Alexander directions help make us more aware of ourselves in our environment, enabling a break in reactions, and offering us a way out of the rut of our habitual way of being.
Directions enable change by bringing our use into focus.
This original idea is that we have some control over the us that we are. Directions make us sentient in a particularly useful way. We are not prisoners to who we think we are but have a practical way to approach ourselves. We can be subject and object of our experiments – not rats blindly treading the same mill because we have always done so.
So just as we can use a pencil well or stupidly, we can use ourselves well or stupidly, and direction gives us the possibility to change both.
The point is to stop and direct! And give it a moment to work.
Living with direction is a great way to monitor and guide our own use according to a blueprint that is more appropriate and constructive for us. This makes us better people, helps us perform better, and we are happier.
The problem with goals and philosophies, resolutions and targets, is that they are not related to how we are using ourselves in this moment, which after all is the only time we can have any effect on ourselves at all. Direction, by contrast, gives us a compass, helping us adjust ourselves constantly … with beneficial results that we very soon discover.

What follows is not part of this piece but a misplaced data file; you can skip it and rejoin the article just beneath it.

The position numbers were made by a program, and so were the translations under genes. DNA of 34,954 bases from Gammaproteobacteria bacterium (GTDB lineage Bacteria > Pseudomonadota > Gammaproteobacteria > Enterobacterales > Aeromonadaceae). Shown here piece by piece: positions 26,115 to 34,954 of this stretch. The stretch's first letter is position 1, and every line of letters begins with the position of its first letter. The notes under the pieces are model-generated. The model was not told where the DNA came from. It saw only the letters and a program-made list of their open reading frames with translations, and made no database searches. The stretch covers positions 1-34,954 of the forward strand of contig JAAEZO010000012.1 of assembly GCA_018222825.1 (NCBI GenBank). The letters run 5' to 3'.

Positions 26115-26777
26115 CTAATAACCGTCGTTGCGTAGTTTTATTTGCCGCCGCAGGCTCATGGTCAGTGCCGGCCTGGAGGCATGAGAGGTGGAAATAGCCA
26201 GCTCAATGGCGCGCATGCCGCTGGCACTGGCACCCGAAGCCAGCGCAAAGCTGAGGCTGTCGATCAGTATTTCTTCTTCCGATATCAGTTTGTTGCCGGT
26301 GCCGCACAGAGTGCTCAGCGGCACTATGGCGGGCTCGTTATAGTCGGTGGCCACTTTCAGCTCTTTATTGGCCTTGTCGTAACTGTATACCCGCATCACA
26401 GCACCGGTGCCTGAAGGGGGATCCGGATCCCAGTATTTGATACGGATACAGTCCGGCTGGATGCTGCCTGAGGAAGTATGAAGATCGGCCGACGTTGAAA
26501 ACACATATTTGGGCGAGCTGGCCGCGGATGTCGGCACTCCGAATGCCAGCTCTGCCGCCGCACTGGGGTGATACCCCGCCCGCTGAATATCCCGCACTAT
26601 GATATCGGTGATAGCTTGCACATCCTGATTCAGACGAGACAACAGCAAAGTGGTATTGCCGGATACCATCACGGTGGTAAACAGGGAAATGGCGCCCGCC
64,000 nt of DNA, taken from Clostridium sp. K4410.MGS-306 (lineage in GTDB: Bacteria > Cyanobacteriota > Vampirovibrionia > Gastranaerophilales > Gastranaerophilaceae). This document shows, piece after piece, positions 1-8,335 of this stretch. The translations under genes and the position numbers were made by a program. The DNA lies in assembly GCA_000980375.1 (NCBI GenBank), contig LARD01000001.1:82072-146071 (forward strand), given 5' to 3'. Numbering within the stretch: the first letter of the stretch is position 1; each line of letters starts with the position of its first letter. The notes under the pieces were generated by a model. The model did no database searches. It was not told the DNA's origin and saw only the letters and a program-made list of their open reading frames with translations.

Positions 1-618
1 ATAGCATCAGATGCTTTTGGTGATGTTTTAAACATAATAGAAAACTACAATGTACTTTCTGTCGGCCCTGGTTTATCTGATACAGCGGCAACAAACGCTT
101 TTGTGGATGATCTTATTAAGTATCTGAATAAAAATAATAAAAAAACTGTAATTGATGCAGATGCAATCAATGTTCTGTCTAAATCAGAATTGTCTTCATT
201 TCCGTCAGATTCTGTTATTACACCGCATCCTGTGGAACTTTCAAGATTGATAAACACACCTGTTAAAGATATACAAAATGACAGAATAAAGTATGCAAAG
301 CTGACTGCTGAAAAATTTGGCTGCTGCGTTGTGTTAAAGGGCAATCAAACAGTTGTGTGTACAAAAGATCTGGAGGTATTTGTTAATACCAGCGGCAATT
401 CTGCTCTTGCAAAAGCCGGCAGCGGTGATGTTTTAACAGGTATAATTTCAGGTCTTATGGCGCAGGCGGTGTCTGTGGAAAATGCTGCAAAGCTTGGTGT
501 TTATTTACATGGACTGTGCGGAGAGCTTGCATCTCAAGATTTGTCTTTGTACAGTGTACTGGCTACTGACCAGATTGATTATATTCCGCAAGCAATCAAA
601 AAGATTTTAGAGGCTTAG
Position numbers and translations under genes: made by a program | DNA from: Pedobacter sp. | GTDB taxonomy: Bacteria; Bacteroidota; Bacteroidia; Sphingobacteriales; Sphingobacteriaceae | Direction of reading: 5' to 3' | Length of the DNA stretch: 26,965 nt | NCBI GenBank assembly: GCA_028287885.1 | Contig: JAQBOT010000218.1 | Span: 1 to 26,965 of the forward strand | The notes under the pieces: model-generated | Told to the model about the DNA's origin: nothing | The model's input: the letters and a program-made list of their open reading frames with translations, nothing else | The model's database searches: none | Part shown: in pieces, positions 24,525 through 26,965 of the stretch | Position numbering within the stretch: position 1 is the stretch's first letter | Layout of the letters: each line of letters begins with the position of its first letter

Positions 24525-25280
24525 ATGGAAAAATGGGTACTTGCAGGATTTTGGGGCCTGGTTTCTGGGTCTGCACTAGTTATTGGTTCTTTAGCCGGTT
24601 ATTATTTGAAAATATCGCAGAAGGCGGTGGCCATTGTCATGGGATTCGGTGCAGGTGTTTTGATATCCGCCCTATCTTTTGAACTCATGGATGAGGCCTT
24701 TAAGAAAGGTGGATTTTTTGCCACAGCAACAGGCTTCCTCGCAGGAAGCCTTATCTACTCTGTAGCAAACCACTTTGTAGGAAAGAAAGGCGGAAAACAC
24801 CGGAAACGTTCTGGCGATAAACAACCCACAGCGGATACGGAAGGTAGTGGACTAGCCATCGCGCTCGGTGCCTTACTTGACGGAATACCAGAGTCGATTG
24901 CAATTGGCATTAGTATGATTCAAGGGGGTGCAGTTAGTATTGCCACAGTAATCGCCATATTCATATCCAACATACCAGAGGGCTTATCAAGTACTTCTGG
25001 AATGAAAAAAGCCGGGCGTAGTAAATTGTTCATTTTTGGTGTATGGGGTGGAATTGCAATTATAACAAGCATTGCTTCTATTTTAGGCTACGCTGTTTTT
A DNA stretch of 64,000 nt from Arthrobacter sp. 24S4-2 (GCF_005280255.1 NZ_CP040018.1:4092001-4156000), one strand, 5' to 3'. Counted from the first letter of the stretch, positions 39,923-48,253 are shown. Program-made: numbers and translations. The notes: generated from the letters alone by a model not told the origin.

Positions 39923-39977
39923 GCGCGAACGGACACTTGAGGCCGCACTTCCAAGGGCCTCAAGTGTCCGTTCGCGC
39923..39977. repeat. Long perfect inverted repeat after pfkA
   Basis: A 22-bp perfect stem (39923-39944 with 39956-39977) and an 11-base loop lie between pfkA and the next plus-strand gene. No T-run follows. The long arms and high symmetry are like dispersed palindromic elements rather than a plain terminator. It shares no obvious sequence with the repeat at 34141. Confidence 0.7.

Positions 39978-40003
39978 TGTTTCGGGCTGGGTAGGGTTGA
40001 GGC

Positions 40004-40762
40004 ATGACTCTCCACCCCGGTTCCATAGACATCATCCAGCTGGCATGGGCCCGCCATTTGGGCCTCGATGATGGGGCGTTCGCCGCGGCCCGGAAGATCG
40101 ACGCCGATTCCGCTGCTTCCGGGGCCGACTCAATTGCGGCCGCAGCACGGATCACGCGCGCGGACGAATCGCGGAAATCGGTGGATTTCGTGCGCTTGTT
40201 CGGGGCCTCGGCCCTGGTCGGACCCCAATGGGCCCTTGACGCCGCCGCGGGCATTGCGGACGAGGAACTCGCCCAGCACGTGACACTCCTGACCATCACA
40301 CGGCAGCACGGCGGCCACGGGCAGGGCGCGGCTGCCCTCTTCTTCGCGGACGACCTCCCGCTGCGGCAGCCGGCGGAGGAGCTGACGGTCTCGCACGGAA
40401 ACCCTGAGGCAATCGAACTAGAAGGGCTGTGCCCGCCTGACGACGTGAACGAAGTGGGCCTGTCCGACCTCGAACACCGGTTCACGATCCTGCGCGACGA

The number of directions is infinite, limited only to our imaginations. Experiment will lead us to those that are most helpful, though these can change over time.
Here are some directions I find consistently useful
- Where am I now?
- A Universal Field of Awareness
- I have time
- Think up!
- Be conversational or relational, in ongoing interaction
How to apply them?
Prior to any possibility for thinking a direction we must pause, giving space and time for the direction to work. Note that these directions are all real, in the sense that they should be remembered and allowed in us in the here and now, just as we can know where home is without looking there. It is no good just saying them without a sense of their meaning. Also, we must think but not do them.
They all have the effect of connecting us to ourselves and ourselves to this moment. They are a reminder that we exist. What a great way to counter end-gaining! And absent-mindedness! And mindless self-harming. And agitation. And negativity, it turns out.